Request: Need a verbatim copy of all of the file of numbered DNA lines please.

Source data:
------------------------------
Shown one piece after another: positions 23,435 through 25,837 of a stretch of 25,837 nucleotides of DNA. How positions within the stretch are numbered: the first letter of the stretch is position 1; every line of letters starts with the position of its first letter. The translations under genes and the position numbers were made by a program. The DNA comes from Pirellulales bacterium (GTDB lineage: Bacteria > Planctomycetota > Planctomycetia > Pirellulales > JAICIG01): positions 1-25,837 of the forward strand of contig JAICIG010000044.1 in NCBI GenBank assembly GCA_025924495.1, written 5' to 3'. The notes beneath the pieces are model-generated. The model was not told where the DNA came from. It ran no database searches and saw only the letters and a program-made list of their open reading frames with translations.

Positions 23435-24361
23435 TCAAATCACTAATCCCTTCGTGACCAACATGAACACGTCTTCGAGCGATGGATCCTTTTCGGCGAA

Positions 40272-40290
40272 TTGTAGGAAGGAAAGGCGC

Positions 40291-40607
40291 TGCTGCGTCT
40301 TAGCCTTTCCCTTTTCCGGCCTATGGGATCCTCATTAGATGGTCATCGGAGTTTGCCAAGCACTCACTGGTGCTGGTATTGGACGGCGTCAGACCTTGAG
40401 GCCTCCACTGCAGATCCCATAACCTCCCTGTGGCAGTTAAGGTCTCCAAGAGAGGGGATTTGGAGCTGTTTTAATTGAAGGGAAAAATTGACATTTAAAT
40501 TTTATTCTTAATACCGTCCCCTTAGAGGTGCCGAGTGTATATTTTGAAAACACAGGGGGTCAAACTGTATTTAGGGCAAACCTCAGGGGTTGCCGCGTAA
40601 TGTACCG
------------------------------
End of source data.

Shown one piece after another: positions 23,435 through 25,837 of a stretch of 25,837 nucleotides of DNA. How positions within the stretch are numbered: the first letter of the stretch is position 1; every line of letters starts with the position of its first letter. The translations under genes and the position numbers were made by a program. The DNA comes from Pirellulales bacterium (GTDB lineage: Bacteria > Planctomycetota > Planctomycetia > Pirellulales > JAICIG01): positions 1-25,837 of the forward strand of contig JAICIG010000044.1 in NCBI GenBank assembly GCA_025924495.1, written 5' to 3'. The notes beneath the pieces are model-generated. The model was not told where the DNA came from. It ran no database searches and saw only the letters and a program-made list of their open reading frames with translations.

Positions 23435-24361
23435 TCAAATCACTAATCCCTTCGTGACCAACATGAACACGTCTTCGAGCGATGGATCCTTTTCGGCGAA

Positions 40272-40290
40272 TTGTAGGAAGGAAAGGCGC

Positions 40291-40607
40291 TGCTGCGTCT
40301 TAGCCTTTCCCTTTTCCGGCCTATGGGATCCTCATTAGATGGTCATCGGAGTTTGCCAAGCACTCACTGGTGCTGGTATTGGACGGCGTCAGACCTTGAG
40401 GCCTCCACTGCAGATCCCATAACCTCCCTGTGGCAGTTAAGGTCTCCAAGAGAGGGGATTTGGAGCTGTTTTAATTGAAGGGAAAAATTGACATTTAAAT
40501 TTTATTCTTAATACCGTCCCCTTAGAGGTGCCGAGTGTATATTTTGAAAACACAGGGGGTCAAACTGTATTTAGGGCAAACCTCAGGGGTTGCCGCGTAA
40601 TGTACCG